This is Part 2 of a series that is developing here on the topic of Modern Monetary Theory (MMT) and power. I often read that Modern Monetary Theory (MMT) is defective because it has no theory of power relations. Some critics link this in their narrative to their claim that MMT also has no theory of inflation. They then proceed to attack concepts such as employment buffers, on the grounds, that MMT cannot propose a solution to inflation if it has no understanding of how power relations cause inflation. These criticisms don’t come from the conservative side of the policy debate but rather from the so-called Left, although I wonder just how ‘left’ some of the commentators who cast these aspersions actually are. The problem with these criticisms is that they have clearly adopted a partial approach to their understanding of what MMT is, presumably through not reading the literature widely enough, but also because of the way, some MMT proponents choose to represent our work. In Part 1, I examined how the economics discipline evolved from political economy to a narrow focus on the ‘economy’ as if it existed in a void of power. I also disabused readers of the notion that MMT ignores the link between money and the real economy, which is a regular claim offered by critics from the Left. I also questioned critics who seem to want MMT to be a theory of everything. As I regularly point out MMT cannot predict who wins the football this week, but that isn’t a criticism. In Part 2, I am going to complicate things a little by expanding on the MMT is the MMT is a lens narrative as if we can neatly separate values from facts. I will also explain how power enters into the dominant theory of inflation in MMT....
Bill Mitchell – billy blog
MMT and Power – Part 2
Bill Mitchell | Professor in Economics and Director of the Centre of Full Employment and Equity (CofFEE), at University of Newcastle, NSW, Australia

Part 1 is here.

I hope Bill will  continue this series and perhaps write an article and then a book on it. 

Power relationships are foundation to the social, political, and economic asymmetry endemic in modern "capitalistic" societies in a way that resembles the role of land ownership the previous agricultural age. Political economy, which is what classical economics was called, acknowledge this role. Laissez-faire was about limiting the power of the state, however, in the historical period in which liberalism was challenging the power of church in imposing dogma and the state, dictates. 

Marx based his work on the role of power in economics, focusing on the power inherent in property relations instead. As result, Marx became anathema in economics and politics — but not sociology, which was left to study power. (See C. Wright Mills, The Power Elite.) Presently, the role of power in economics is chiefly pursued in economic sociology and political science rather than economics, and most conventional economists simply ignore it, as they do money, since wealth is one of the pillars of power relationships. This is rather incredible considering that asymmetrical power undermines key assumptions of neoclassical economics regarding the operation of market forces in ways that vitiate conventional modeling as representative of real-world systems and events.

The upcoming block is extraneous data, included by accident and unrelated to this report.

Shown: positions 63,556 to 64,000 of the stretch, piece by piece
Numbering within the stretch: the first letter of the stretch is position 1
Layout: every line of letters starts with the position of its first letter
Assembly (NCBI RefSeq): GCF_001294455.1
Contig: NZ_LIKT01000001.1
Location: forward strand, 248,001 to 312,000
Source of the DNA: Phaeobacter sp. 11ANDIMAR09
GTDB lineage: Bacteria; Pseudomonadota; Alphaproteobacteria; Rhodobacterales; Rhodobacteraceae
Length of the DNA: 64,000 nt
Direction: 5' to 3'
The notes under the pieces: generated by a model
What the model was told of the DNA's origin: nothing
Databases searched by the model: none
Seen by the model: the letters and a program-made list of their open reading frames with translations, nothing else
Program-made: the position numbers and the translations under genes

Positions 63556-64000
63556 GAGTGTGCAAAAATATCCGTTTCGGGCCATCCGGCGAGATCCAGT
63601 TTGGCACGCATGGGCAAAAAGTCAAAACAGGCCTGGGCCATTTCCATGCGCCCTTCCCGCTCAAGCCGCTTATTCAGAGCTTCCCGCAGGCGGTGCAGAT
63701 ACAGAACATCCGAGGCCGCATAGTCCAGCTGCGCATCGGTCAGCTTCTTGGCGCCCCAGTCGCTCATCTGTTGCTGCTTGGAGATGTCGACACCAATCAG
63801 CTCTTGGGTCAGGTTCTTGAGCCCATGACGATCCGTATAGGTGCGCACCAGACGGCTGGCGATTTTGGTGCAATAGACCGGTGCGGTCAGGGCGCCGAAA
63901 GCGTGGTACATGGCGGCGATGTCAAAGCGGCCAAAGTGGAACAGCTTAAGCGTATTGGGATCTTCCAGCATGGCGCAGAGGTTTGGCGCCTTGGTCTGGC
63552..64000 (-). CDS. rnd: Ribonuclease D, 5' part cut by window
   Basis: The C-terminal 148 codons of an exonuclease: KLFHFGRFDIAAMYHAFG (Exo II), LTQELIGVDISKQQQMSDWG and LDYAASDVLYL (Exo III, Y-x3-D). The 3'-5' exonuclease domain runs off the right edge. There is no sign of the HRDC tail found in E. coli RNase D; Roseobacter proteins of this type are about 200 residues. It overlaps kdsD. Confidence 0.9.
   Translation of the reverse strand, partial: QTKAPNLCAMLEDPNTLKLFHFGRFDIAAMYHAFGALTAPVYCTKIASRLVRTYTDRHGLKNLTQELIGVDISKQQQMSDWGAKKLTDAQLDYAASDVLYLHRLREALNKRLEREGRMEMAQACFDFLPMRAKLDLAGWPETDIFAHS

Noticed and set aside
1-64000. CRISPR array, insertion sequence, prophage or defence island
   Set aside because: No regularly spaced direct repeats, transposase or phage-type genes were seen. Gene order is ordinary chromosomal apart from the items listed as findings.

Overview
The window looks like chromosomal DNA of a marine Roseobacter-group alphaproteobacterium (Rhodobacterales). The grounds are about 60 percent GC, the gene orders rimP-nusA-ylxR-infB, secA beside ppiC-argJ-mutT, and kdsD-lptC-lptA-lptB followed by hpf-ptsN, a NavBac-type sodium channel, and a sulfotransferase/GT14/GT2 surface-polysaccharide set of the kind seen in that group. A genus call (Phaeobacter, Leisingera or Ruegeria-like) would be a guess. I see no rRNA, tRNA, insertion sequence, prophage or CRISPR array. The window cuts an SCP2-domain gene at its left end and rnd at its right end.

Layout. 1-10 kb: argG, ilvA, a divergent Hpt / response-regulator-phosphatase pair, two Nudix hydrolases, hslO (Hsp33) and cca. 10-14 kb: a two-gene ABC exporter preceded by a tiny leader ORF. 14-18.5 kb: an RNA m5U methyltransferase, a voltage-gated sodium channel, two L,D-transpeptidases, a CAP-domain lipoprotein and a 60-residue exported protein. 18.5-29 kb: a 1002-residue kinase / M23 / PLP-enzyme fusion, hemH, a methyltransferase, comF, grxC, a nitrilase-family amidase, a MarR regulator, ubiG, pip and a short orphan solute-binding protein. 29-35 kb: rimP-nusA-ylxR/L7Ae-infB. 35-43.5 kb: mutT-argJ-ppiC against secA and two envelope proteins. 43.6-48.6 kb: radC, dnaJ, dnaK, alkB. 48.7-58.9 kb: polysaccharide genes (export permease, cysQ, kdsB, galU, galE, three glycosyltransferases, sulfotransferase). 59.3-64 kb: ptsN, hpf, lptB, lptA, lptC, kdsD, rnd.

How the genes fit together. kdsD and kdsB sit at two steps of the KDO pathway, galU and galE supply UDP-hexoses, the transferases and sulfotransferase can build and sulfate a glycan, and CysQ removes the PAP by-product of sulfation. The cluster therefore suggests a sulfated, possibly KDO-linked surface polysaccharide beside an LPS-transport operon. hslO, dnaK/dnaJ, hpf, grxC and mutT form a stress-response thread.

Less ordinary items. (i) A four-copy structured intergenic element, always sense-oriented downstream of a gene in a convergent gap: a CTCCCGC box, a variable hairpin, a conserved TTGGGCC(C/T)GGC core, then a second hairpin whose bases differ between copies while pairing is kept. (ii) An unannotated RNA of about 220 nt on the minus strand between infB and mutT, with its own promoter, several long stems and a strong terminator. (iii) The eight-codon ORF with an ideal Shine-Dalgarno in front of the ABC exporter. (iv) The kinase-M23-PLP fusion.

Charles Burress - Biased History Helps Feed US Fascination With Pearl Harbor

 Originally published by The Japanese Times but it was behind a paywall, so I searched for it and found it at Rense.com. 


It's a parallel to how the US is treating China today. 


Pearl Harbor didn't just fall out of the sky. It followed a long chain of events that had filled many Japanese minds with resentment and hostility against the Western powers in general and the U.S. in particular. The first came in 1853 when U.S. Commodore Matthew Perry confronted Japan with a squadron of gunboats -- the "Black Ships" -- that eventually forced Japan to open its ports and accept unequal treaties.

 

Japan deeply feared being colonized and was shocked by this gunboat diplomacy into rapid industrialization and a desire to join the club of imperial powers, including their feast on China and other weak, resource-rich territories. Japan modeled its rebirth after the Western mold, and joined with Western powers in suppressing the anticolonialist Boxer Rebellion in China in 1900.

 

But the Western powers ultimately didn't want to grant what Japan felt it deserved. When Japan asked for a racial equality clause for the new League of Nations at the end of World War I, the white nations refused. America's sanctions against Japan were prompted not only by a desire to evict Japan from China and release Japan's grip on the vital raw materials of Southeast Asia. Americans were horrified also at the large-scale atrocities inflicted on Chinese citizens by the Japanese Imperial Army.

 

Subsequent Japanese horror at American atrocities -- the firebombing and atomic bombing of Japanese cities, estimated by MIT historian John Dower to have killed 400,000 civilians -- is often rationalized in the American mind by the conviction, as one American veteran vehemently told me, "Japan started the war!"

 

But is that entirely true? Japan did launch the attack on Pearl Harbor before American "Flying Tigers" were able to fire their first shots at Japanese planes in China, but both sides were already on the road to war. Before the attack, the U.S. was making contingency war plans for razing Japanese cities with firebombs.